Subsequently, In Francis Coralie Mullin v. Union of Delhi Supreme Court pointed very important aspect of preventive detention that authorises every prisoner and detainee has a fair chance of defending himself and meanwhile there can be no procedure or law which can justify cruelty; it would simply be unreasonable, unconstitutional and void and will be violative of Article 14 and Article 21.
Another landmark judgement in recognising the status of human right among prisoners is Sunil Batra v. Delhi Administration, Supreme Court held ” that prison are built with the stones of law and so it behoves the court to insist that in the eye of law , prisoners are person not animals and any arbitrary treatment that defile the dignity of human inmate can be questioned under article 14”. In this judgement supreme court had left no stone unturned and also talked about the solitary confinement and the principal of presumable innocence until convicted which otherwise is a custodial perversity violating the test of reasonableness in Article 19 and Article 21.
According to UNCAT to which India is a signatory but yet to ratify. While explaining custody it further suggests even ‘when applied to indicate arrest or incarceration, it does not tend to carry any underlying threat of violence during custody’ but the reality is far from this violence, custodial rape, illegal detention, handcuffing and wrongful confinement has become synonym for police custody.
Criminal Procedure Code has various provisions prohibiting custodial violence. It is evident that framers have been very cautious about the human rights of the detainee at the time of formulating these provisions.
Section 41 of Criminal Procedure Code talks about arrest without warrant, it specifies the conditions under which arrest without a warrant can be made and which is case of cognisable offence. Even if the arrest has been made without warrant police cannot held the suspect in police custody for more than 24 hours unless otherwise directed by competent judicial magistrate.
Section 46(2)(3) of Criminal Procedure Code discuss that under no circumstances even when restricting arrest or evading arrest empowers police officer to cause death of the person ought to be arrested, barely when the person is accused of an offence punishable with death or imprisonment for life is subject to such an exception. Similarly, Section 49 provides for recording the details of arrest in the Daily Dairy Report in order to ensure legal protection to the arrestee and it explicitly mentions that the person arrested shall not be subjected to any more restraint than necessary to prevent his escape. Section 50 of the Code of Criminal Procedure specifies that no person can be apprehended without being informed about the ground for his/her arrest and in case of non-bailable offences about his entitlement to bail.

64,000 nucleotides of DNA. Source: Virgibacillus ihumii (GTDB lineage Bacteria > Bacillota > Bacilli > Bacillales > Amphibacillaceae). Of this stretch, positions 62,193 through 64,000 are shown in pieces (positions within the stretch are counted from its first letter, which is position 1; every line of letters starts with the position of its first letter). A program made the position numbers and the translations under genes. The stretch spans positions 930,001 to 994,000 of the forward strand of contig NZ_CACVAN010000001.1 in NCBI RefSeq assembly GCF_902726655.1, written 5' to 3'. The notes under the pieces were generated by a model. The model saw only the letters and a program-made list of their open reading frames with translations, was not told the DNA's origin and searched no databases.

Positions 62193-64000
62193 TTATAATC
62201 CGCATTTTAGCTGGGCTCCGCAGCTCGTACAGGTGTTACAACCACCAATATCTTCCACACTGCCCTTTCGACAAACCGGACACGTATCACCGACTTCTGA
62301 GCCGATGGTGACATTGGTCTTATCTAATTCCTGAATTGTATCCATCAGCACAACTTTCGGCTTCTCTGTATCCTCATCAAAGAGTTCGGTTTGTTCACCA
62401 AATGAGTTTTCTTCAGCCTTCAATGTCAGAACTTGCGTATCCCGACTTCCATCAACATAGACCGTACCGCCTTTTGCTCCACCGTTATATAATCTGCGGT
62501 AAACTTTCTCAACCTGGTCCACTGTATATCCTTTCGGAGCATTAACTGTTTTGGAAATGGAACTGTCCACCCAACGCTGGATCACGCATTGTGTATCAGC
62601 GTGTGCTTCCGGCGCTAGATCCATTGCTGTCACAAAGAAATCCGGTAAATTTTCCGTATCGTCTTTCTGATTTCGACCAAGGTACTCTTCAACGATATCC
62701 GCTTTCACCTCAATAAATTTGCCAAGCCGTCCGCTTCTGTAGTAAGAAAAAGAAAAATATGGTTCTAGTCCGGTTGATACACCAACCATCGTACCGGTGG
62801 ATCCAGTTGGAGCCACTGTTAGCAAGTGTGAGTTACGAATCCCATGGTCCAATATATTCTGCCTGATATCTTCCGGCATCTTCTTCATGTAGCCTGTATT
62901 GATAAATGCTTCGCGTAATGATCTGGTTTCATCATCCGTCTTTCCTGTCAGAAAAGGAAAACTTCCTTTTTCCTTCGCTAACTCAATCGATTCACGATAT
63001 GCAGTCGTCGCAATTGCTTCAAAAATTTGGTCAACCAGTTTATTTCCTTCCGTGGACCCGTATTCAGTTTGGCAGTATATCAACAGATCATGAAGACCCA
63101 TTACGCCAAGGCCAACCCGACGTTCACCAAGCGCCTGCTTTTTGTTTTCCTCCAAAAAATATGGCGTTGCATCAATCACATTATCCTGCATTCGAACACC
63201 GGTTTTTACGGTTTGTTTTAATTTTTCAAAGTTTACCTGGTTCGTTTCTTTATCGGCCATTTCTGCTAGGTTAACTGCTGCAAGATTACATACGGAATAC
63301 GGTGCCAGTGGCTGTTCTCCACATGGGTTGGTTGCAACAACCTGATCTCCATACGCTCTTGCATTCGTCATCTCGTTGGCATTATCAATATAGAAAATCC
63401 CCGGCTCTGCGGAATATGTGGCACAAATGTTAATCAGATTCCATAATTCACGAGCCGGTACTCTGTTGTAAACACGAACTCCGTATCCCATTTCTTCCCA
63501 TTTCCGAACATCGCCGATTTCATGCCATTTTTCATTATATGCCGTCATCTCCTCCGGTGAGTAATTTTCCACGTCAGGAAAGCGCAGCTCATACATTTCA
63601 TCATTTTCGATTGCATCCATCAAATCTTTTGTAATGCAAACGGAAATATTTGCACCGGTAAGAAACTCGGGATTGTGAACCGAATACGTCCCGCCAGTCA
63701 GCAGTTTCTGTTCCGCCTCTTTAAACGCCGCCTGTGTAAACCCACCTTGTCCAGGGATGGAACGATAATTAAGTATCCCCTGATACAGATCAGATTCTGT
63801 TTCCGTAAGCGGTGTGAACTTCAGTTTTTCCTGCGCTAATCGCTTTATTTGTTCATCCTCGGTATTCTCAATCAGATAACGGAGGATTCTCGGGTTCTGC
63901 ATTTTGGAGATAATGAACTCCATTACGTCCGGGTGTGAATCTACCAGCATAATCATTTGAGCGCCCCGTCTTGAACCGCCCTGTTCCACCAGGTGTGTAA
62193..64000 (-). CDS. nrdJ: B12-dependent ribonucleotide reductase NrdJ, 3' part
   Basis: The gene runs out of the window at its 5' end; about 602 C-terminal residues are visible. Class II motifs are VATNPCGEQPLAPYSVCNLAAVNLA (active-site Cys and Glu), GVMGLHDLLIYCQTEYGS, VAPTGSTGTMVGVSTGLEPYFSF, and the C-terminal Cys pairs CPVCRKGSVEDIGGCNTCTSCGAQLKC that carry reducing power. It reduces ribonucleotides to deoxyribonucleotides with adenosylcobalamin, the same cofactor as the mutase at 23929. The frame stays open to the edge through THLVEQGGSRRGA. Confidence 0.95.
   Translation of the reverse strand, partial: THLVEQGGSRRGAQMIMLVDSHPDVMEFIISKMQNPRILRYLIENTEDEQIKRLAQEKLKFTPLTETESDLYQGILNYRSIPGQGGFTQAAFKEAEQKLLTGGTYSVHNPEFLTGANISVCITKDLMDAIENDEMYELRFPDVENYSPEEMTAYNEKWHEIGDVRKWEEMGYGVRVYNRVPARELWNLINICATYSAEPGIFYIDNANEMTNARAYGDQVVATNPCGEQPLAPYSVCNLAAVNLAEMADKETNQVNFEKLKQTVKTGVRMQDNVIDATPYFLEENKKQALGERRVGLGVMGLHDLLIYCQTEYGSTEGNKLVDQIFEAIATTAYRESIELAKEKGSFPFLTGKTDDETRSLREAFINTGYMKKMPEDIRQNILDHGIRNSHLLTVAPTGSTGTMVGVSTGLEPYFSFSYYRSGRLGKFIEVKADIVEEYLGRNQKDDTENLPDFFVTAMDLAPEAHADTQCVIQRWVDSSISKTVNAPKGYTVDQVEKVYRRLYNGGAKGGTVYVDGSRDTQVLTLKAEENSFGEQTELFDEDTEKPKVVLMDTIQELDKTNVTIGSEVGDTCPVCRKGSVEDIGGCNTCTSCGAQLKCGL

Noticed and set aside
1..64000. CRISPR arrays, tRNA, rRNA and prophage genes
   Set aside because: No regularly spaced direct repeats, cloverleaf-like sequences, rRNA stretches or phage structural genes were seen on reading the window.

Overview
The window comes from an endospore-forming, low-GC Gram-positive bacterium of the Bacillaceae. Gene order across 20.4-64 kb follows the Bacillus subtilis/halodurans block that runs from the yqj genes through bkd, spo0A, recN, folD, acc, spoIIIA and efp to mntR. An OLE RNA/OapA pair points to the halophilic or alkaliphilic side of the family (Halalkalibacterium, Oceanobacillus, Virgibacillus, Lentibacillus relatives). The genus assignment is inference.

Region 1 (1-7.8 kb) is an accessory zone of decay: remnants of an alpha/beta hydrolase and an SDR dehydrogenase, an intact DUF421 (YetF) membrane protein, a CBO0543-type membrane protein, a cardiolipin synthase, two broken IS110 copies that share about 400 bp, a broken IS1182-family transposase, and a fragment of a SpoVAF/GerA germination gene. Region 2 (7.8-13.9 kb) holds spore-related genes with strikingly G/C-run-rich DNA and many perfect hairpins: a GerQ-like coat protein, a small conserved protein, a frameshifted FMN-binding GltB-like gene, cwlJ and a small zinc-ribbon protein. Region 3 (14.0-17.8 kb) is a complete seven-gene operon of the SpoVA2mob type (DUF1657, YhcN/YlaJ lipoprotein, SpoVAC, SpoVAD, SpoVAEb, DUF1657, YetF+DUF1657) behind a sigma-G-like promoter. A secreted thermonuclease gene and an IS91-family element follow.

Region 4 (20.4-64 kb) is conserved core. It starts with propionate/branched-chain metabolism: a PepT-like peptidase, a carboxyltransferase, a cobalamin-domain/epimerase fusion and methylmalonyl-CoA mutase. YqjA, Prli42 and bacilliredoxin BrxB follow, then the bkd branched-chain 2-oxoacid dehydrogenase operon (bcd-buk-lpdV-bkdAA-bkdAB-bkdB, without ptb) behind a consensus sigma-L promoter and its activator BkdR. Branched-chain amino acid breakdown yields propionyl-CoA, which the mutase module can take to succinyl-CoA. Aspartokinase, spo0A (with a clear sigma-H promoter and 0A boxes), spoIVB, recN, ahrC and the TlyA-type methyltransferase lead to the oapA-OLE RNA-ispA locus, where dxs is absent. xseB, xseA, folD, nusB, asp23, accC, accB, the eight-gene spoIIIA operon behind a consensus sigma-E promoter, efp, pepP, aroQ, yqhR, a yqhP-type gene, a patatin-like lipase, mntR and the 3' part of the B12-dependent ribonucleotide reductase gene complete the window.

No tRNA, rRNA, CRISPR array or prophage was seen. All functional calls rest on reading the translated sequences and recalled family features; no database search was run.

Above stated amended provisions of Code of Criminal Procedure are imprint of landmark judgement of D K Basu v. State of West Bengal, which led to the development of ‘custodial jurisprudence’ in India. Supreme Court lays down guidelines to establish a premise for elaborating the procedures and requirements to be followed during the interrogation, detention and arrest of a person. These guidelines have been later incorporated into amended criminal procedure code. The rules call for police in-charge making the arrest and interrogating suspects to wear accurate, visible and clear identification and name tags along with recording of all such information of police personnel making the arrest in the register. A memo of arrest shall be prepared which should include the time and date of arrest. Further, it should be attested by witness who is member of the family of arrestee or respectable member of the society which shall be countersigned by the person arrested. The arrestee also poses the right to be examined at the time of his arrest, if any major/minor injuries present on his/her body at that time, must be recorded in inspection memo. In addition to this arrestee must have medical examination by authorised doctor every 48 hours. The arrestee is entitled to meet his lawyer during the course of interrogation. Also, his family member should be informed within 8-12 hours of arrest. Other requirement mandates every arrested person to be presented before magistrate within 24 hours. These roles place magistrate on a pivotal position where he acts as a watchdog over police officials and ensures safety and security of suspects
Under section 25 of Evidence act to be read with section 162 of Criminal Procedure Code, a confession or statement made to the police during investigation is inadmissible under the court of law. This provision was enacted with an intent to eliminate from the vices like use of force, torture and brutality in seeking a confession.
Similarly, under Indian Penal Code Section 330, voluntarily causing hurt for the purpose of extorting a confession or any information which may lead to the detection of an offence or to compel for restoration of property is punishable with imprisonment up to 7 years and fine.
Role of magistrate